Overseas Pakistanis express their confidence in Imran's govt

Published: July 31, 2018
The people wish to play their role in the curb the economic crisis in the country PHOTO: EXPRESS

The people wish to play their role in the curb the economic crisis in the country PHOTO: EXPRESS

ISLAMABAD: Overseas Pakistanis and professionals are pinning high hopes on Imran Khan as Pakistan Tehreek-e-Insaf (PTI) is set to form the next government, saying that the time has come to deliver on his vision of a new, prosperous Pakistan after winning the nation’s trust.

Pakistanis settled in the UK and professionals hailing from his hometown said that if incentives are given with genuine one-window facilitation to cut through red tape, they would mull over the option of investment for playing their role in the crippling economic crisis, they said in their separate comments.

Amman Yusaf, working in optometry in central London, said that it was encouraging to hear Imran Khan tap the potential of over seven million overseas Pakistanis fanned out across the globe to surmount the daunting challenge of eliminating corruption.

“But the real hiccup is the availability of basic information online about investment incentives and sectors where expatriates can invest, garnering prompt responses to their email requests,” he said. Pakistan’s expatriates will be ready to respond provided they have an iron-guarantee that their investment will remain safe and they will not be dragged into unnecessary litigation by locals.

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Being able to concentrate on business ventures thus necessitates requisite judicial reforms too, said Amman. “We’re going to run Pakistan in a way it’s never been run before,” Imran said in his victory speech after he bowled out his opponents while his supporters took to the streets in celebration.

Imran narrowed the focus on bad governance, which caught the attention of the common man who faces it day in and out during his visit to a government office or a hospital. “In Pakistan, the main problem is not extremism,” The New York Times quoted Imran saying in a recent interview. “We are a governance failure. And in any third world country, the moment the governance collapses, mafias appear.”

The PTI chief’s emphasis on the rule of law also went down well with overseas Pakistanis like Maham Malik, who hails from Namal Valley and has just graduated from Durham University Law School. When approached, she said, “Institutions can topple harmful structures of power through the judicial process. The aftermath of the elections reveals the democratic process can do the same. Hearing Imran Khan’s victory speech, I was struck by the wisdom and sincerity in his success.”

Fahad Malik, an architect based in London commenting on Khan’s address said, “I recently heard Imran’s victory speech, where he extends a hand to overseas Pakistanis to come back and invest in our country. With this in mind, I would like to take this opportunity to extend that hand back.”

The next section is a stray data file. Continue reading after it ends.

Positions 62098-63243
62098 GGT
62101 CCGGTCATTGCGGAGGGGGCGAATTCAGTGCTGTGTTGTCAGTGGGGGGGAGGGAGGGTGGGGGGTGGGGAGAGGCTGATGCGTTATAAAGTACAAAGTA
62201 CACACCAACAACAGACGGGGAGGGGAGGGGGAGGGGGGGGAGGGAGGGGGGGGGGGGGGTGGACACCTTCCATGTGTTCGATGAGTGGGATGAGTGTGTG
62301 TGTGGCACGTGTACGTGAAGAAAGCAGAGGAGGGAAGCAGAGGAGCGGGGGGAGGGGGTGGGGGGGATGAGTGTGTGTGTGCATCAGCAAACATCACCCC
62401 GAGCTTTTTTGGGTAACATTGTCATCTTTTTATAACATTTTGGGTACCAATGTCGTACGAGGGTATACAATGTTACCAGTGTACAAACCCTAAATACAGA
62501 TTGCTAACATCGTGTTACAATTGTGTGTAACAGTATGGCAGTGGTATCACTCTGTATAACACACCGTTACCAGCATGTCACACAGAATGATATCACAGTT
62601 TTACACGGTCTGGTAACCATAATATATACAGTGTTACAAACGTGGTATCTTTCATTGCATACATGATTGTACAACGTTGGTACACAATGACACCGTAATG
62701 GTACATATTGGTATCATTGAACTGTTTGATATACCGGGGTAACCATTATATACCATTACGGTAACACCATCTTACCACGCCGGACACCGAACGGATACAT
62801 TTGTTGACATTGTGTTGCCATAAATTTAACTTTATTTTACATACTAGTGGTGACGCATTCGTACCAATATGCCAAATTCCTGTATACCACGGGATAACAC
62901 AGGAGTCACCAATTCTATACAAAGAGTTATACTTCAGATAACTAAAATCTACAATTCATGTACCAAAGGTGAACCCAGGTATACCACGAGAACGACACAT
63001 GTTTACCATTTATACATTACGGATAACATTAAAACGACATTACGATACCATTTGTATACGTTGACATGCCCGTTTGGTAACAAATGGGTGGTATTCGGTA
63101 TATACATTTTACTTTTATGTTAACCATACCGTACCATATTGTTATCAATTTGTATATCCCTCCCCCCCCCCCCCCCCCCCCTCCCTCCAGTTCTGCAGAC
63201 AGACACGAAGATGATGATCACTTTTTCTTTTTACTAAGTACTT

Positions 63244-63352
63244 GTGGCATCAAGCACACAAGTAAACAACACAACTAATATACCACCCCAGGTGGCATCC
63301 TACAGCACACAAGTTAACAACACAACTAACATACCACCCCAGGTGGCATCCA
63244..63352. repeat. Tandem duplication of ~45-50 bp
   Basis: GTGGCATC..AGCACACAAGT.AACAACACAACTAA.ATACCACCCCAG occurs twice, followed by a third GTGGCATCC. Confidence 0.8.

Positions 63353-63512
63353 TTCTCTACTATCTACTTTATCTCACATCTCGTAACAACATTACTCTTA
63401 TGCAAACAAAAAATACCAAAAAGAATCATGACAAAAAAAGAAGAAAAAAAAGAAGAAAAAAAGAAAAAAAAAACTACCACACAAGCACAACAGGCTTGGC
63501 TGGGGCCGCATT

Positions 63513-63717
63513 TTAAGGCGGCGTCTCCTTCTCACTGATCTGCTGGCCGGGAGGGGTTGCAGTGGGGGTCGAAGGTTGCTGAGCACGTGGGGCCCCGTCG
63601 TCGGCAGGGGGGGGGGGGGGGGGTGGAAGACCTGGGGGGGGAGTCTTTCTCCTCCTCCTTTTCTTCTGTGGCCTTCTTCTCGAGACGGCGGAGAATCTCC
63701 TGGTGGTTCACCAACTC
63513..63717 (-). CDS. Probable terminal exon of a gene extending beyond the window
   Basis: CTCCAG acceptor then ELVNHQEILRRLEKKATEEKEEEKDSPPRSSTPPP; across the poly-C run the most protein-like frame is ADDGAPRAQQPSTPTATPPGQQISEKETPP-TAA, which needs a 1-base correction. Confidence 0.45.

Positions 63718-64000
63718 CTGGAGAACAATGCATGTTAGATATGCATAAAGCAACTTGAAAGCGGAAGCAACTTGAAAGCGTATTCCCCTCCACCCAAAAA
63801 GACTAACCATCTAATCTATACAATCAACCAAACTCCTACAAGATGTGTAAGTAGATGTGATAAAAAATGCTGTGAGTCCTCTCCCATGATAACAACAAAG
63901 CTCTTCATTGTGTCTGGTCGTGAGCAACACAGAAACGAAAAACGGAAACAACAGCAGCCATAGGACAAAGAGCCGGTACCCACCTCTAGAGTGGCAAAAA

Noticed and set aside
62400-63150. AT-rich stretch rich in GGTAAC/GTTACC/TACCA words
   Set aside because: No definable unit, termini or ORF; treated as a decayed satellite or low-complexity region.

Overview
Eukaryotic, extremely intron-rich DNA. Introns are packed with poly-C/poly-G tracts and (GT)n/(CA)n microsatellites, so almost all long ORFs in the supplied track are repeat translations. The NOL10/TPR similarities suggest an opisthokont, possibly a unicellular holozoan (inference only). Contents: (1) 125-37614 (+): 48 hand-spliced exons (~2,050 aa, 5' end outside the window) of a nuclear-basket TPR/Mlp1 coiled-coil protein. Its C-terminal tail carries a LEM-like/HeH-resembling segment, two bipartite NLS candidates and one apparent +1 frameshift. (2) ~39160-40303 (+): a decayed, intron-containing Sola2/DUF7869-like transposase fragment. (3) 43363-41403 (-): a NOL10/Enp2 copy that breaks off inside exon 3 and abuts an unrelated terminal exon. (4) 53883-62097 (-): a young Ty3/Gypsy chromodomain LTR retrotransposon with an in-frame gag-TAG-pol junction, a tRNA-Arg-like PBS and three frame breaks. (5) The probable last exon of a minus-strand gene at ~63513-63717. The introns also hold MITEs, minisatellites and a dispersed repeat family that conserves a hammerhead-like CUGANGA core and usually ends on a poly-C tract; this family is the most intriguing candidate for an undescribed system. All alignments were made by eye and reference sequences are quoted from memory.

Meanwhile, in Imran Khan’s home district Mianwali, the people expect much more to unravel the web of poverty wound around the 238,000 people of this district. Moeen Abbas, an MBA graduate from Oxford who grew up in Namal, proposed that even if the Cattle Market at Bun Hafizjee every Thursday could be expanded into the food-grain market, it could be a harbinger of change in the development of the poor of the area.

PTI Namal President Mr Shaukat said that it was the people’s faith in Imran’s honesty and his vow to rid the country of corruption which captured their imagination.  In the virtual absence of a well-established local bodies system, the constituents in his hometown insisted that parliamentarians carry out development and infrastructure, by building roads and schools.

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However, Imran had already won hearts of Namal’s constituents who were the first to elect him as MNA in 2002. In return, he set up Namal University, which secures internationally recognised degrees as a University of Bradford affiliate.

Nestled in the craggy mountains, it has changed the fate of many in this poverty-stricken area. Imran’s singular achievement also forced the Punjab government to open a college in the area – a dream which had been eluding the people for decades.

Bilal Ahmed, a young advocate who practices in Islamabad, said that the two educational institutions will help alter the destiny of the poor who otherwise cannot think of securing higher education. “They want Imran to set up a crockery manufacturing factory in the area as china clay is being produced in the mountains near Namal University,” said Ahmed.

He said the completion of a small dam like Ghambeer Dam, a few miles upstream from Danda Shah Bilawal can irrigate thousands of acres in the area near Namal and bring in vast improvements to the living standards and income of poor farmers.

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